A superb ride and quiet comfort are hallmarks of the BMW 4 Series, available in coupe, convertible, and five-door Gran Coupe hatchback versions. Based on the 3 Series, the 4 Series is a bit longer, lower, leaner and bolder. It uses the same engines as the 3 Series, and offers rear-wheel drive or xDrive all-wheel drive.
The BMW 428i uses a 2.0-liter turbocharged four-cylinder making 240 horsepower and 255 pound-feet of torque, and accelerates from 0 to 60 in 5.7 seconds with either a 6-speed manual or automatic transmission, on grippy summer tires. It will go 155 mph, at which point an electronic limiter will whoa you.
The beloved 3.0-liter turbocharged inline six-cylinder comes in the BMW 435i. It makes 300 hp, 300 lb-ft, and zooms to 60 in 5.3 seconds with the manual transmission and 5.0 seconds with the automatic.
The hotrod M4 pumps out 425 hp and 406 lb-ft, with the 6-speed manual or 7-speed twin clutch, with an Active M limited-slip differential to keep the tires biting, along with available Adaptive M suspension. The M4 rides and handles like the bigger and more expensive M6, but it’s lighter, and will blast to 60 in a brief 4.2 seconds with the twin clutch.
For a car this spectacular and sleek looking, the 428i’s EPA fuel mileage of 27 miles per gallon Combined is off-the-chart sensational. The 435i with its powerful twin-turbocharged inline-6 still gets 25 mpg, which might be even more sensational. The high-performance M4 gets more like 21, which still is a lot, in a car with that kind of speed.
The Convertible uses a folding hardtop that goes up or down in 20 seconds at up to 11 mph. It has been improved to leave 7.8 cubic feet of space in the trunk when the top is down, out of 13 cubic feet when it’s up. The Convertible also features a standard wind blocker, neck warmer, and extra sound insulation.
The BMW 428i ($41,850) and BMW 435i ($48,850) come with rear-wheel drive, with the xDrive versions of those models costing $2000 more.
Models or trim lines include Sport, M Sport, Luxury and Modern. The Sports have black exterior trim where the Luxury has chrome, as well as red stitching on the leather sport seats and steering wheel. The M Sport adds an aero kit and other styling tweaks.
The 4 Series Coupe has a striking and lovely profile, with sharp shoulder creases and an athletic stance from the rear, as well as a beautiful balance of glass and metal. The front half of the car, forward of the windshield, is slathered with daring concave spaces that work well with the low roofline.
The driver’s side of the cabin is separated from the passenger side by gentle arcs of plastic and wood across the center stack, with instruments slightly angled toward the driver. The iDrive rides high on the dash and dominates the instrument panel with its wide and bright screen.
The sports seats are grippy, and the rear seat folds down to extend the trunk for cargo, but there isn’t much legroom for adults back there.
The fancy trim packages are classy but might go too far for some. Luxury models get glossy wood trim, while Modern coupes get satin trim, grey or black leather, and inlaid wood trim.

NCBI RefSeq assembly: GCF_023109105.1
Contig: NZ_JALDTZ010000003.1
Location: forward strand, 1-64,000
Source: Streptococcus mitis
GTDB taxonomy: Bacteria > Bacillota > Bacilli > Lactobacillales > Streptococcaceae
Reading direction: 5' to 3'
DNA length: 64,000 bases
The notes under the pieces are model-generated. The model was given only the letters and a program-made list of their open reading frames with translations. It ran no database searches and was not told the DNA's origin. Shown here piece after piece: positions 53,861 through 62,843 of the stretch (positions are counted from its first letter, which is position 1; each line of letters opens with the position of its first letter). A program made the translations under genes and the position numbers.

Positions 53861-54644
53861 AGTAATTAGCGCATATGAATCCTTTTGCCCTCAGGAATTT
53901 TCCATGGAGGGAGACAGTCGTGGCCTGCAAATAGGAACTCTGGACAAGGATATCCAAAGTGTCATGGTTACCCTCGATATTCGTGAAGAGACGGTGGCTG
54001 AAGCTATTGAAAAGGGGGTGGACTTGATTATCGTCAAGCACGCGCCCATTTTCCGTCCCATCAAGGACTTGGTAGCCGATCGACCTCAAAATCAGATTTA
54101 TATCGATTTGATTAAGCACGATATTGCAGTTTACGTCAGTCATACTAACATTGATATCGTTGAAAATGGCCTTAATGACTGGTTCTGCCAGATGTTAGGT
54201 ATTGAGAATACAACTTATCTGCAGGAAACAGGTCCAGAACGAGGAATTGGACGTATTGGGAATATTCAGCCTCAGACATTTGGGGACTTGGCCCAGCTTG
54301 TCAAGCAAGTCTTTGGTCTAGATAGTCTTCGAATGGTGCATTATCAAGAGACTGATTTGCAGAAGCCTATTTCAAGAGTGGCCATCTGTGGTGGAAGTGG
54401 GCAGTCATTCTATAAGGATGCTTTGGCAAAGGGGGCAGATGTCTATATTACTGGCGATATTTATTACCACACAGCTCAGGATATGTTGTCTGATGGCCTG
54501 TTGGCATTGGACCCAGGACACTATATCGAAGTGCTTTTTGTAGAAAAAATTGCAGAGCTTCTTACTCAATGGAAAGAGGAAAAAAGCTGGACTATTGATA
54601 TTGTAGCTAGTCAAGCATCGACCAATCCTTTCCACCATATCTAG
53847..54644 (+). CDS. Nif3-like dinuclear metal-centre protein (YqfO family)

The 4 Series drives more like the 3 Series than we expected, given BMW’s efforts at a distinctive design. Smooth and road-hugging, but not so aggressive as might be indicated by the stiffer and lighter suspension, using more aluminum parts, and the retuned steering.
The steering works well in the 428i with standard wheels and tires, but with the 19-inch wheels and fatter tires it’s heavy enough to steal some feel of the road. We found road feel sorely lacking.
We got a bit of seat time in a 428i with the Variable Sports steering that changes the ratio of the steering rack, and it provides better weighting and more lively feedback.
Both engines offer consistent train-like torque from idle all the way up to 5000 rpm. The 2.0-liter four is quieter and smoother than the similar engine in the Cadillac ATS, and we find it a satisfying replacement for the legendary inline-6 that was normally aspirated.
The automatic transmissions do an excellent job of handling the torque delivery, and their paddle shifters and driving modes fine-tune the driving. But if you’ve ever hankered for a manual transmission, this 6-speed is one to get. It’s inspiring, with its sharp and clean shifts and sweet clutch engagement.
The Driving Dynamics Control adjusts the shift, throttle and steering sharpness and quickness. In Normal mode it behaves in a rational manner, while in Sport or Sport+, the steering snaps the car into turns, the transmission pulls super-quick shifts, and the throttle zips. Meanwhile, the stability control gives room for fun but not too much for big error.
As for the extraordinarily athletic 425-horsepower M4, we got it on the track and got our extreme thrill. But on back roads over the patches and bumps, it lacked the feedback we hoped for. We got the feeling that the electronics were holding us back. We would say it’s made for smooth, high-speed sweepers, more than two-lane twisties.
The sporty 4 Series is for drivers who need more than the sedate 3 Series sedan can give them. It’s got the best of the 3’s dynamics, and about the same power, but offers a racier identity.